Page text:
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7-11’S Not Alone: The Trend of Australian Franchises Underpaying Staff


7-11’S Not Alone: The Trend of Australian Franchises Underpaying Staff

In recent memory, two separate 7-11 franchises were found guilty of poor payroll management (actually, let’s call a spade a spade and say deceptive payroll practices), wage underpayment and incorrect classification. They were fined in the Federal Circuit Court after it was discovered that the owner of the two stores in Brisbane, had of his own accord, not paid his staff according to the right award classification, and thus breached the Fair Work Act.

This was quite a high profile case, with the store owner receiving a personal $28,000 fine, and his company receiving a $140,000 fine. After all, he had been guilty of incorrectly classifying retail level one employees whose tasks were actually of a more intensive nature, with the store owner himself referring to them as managers. This inaccurate classification led to extreme underpayments. Additionally, he was complicit in the company’s inability to maintain accurate records and keep payslips.

The Case of Pizza Hut

Unfortunately, the 7-11 stores are not alone in their blatant refusal to pay staff according to their work and classification. There has been a trend in recent years of other major franchises doing much the same thing. Take Australia’s Pizza Hut stores, for example. 24 Pizza Hut stores have been found to engage in non-compliance, especially when it comes to underpayment and inaccurate classification of delivery drivers. 7 franchises misclassified their delivery drivers as independent contractors instead of employees, which then led to these workers being swindled out of sick leave, annual leave and superannuation. The provisions of the Fair Work Act only apply to employees, not independent contractors.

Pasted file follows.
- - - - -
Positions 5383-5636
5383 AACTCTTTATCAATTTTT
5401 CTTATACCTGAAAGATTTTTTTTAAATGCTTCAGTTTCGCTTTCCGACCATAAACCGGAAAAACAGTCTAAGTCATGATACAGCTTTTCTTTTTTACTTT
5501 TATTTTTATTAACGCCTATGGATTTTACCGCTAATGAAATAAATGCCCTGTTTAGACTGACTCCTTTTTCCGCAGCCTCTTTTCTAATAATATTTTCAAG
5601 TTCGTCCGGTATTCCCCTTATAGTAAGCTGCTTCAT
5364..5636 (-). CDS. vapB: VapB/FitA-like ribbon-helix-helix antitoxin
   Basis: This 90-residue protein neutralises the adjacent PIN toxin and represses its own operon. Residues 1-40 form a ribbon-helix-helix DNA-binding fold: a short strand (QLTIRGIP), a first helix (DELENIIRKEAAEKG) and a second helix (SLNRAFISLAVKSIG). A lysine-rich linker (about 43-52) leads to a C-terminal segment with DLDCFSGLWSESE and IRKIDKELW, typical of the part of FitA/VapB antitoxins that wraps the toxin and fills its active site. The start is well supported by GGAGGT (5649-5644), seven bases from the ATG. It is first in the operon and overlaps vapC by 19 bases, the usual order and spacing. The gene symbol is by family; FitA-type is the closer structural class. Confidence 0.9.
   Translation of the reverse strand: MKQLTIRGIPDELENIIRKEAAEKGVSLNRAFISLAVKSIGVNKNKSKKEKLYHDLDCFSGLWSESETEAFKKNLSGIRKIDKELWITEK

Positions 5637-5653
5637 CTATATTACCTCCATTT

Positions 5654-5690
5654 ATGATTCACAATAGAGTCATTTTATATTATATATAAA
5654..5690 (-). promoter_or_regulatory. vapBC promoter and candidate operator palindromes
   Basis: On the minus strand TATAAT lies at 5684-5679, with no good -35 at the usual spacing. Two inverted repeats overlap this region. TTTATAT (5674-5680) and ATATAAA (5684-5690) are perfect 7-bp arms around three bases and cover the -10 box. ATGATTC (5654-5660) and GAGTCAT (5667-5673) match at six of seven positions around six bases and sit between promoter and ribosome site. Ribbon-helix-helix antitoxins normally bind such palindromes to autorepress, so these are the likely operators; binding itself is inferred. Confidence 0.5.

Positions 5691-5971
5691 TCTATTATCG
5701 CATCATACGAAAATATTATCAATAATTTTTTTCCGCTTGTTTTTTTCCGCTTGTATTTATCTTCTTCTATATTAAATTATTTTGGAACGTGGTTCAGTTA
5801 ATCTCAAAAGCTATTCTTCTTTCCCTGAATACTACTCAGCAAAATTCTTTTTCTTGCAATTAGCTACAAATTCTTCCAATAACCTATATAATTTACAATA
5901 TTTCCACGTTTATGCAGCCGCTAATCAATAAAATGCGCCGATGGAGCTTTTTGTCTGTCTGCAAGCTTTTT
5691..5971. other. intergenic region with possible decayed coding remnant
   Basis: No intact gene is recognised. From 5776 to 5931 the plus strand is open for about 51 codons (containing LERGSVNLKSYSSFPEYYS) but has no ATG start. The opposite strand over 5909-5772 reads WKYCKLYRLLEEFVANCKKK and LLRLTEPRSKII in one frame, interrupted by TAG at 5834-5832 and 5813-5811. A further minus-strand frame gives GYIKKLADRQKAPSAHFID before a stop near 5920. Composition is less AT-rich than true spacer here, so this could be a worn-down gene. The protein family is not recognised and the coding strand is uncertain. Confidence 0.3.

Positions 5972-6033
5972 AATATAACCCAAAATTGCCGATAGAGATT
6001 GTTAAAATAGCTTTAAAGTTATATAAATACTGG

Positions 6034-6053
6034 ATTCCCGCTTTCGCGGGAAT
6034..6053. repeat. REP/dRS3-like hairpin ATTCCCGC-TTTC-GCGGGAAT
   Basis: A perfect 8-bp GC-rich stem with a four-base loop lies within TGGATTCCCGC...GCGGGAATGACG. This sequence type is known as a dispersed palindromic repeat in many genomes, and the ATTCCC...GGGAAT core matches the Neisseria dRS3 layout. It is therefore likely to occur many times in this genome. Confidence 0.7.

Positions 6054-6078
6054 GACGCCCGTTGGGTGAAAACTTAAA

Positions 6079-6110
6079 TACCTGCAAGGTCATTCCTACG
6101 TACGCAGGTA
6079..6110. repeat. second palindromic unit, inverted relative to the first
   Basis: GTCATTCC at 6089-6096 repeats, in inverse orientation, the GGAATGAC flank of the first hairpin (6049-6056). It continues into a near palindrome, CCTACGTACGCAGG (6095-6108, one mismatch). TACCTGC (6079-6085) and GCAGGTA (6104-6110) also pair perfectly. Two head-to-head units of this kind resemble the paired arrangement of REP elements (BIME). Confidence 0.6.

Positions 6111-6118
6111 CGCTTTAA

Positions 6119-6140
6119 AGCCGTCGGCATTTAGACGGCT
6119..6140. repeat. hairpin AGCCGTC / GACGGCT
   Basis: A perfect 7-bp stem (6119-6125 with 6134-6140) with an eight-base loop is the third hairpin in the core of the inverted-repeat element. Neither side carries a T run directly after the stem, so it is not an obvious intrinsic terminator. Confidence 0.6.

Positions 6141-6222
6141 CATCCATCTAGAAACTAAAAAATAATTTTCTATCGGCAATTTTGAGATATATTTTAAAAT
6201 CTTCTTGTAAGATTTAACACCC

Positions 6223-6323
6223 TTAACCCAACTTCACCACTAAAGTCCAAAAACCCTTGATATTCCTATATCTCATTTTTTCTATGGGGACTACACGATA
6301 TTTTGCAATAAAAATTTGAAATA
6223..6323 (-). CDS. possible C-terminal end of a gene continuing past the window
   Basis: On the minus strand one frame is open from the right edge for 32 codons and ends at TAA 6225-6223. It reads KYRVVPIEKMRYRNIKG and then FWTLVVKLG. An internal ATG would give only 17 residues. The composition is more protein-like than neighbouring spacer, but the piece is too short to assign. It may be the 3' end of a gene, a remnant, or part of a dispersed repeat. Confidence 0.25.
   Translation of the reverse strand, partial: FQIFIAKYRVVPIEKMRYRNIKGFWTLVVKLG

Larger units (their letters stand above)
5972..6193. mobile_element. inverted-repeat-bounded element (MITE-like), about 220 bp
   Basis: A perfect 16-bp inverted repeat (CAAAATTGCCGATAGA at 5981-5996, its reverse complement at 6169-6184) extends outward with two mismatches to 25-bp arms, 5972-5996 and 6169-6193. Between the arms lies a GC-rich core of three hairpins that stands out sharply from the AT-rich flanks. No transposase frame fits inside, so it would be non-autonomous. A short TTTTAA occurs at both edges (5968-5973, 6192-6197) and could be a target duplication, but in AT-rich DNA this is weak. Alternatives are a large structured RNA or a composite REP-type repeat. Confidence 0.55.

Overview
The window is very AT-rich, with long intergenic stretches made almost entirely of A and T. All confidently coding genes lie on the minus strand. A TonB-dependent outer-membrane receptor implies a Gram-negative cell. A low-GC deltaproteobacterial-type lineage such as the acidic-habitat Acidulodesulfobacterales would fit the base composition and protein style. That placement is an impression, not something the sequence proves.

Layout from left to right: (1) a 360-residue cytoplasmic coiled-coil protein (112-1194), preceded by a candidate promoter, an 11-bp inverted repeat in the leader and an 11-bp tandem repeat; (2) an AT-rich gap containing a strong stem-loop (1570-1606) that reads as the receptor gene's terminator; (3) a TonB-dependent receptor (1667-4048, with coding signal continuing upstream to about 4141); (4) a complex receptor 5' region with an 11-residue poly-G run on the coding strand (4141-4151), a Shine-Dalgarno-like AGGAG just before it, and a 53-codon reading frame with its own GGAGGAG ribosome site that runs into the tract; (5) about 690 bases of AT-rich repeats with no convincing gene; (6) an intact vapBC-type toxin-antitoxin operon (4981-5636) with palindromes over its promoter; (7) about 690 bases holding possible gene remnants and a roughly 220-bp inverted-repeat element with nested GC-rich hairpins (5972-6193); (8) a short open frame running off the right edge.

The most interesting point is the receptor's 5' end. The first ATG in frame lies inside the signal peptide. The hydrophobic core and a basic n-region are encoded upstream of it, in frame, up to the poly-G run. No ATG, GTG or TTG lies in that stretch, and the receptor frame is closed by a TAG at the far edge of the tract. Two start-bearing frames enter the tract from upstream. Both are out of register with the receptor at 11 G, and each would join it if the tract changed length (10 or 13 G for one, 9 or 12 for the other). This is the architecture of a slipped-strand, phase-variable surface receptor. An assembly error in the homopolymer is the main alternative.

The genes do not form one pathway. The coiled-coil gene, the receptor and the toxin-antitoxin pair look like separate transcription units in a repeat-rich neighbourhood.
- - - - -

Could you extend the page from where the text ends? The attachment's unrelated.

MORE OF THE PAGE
Additionally, workers were owed a grand total of $12,086 in underpayments — thanks to inaccurate minimum hourly rates and a lack of compensation for allowances. Sometime drivers would even be forced to cover fuel costs while being paid just $5.70 per delivery! Some of the underpayments were also due to the wrong award being applied when paying employees. This especially affected vulnerable young employees who were below the age of 24.

Domino’s Delicious Worker Exploitation

Another large franchise under fire for worker exploitation is Domino’s. One franchise, in order to keep its labour costs below 27% of sales, would often go into the payroll system to reduce the number of hours worked by staff, and thus decrease their pay as well. In fact, a six month long investigation uncovered the ugly truth behind Domino’s pizzas: deliberate underpayment of penalties and wages, and illegal sale of sponsorship of migrants.

A large part of it is due to Domino’s business model. The franchisees are expected to increase sales, not profits, and the head office takes a percentage of royalty from every sale. This means that anytime labor or rent costs increase, it’s the franchisees that have to absorb those expenses.

Domino’s case has been compared and contrasted with 7-11’s. It points to an underlying theme of franchisees being seemingly unable to make ends meet without underpaying their staff, thanks to draconian rules being set at the franchiser level. Domino’s case can even be considered worse than 7-11’s, given that it enjoys a reputation as a more profitable business than the latter.  All of these cases highlight the need to create laws that hold franchisers more accountable.

I am the founder of Startup Today. I am the main writer and have put in many hours of work into creating this blog. If you want to find out more about me then lets get in contact.

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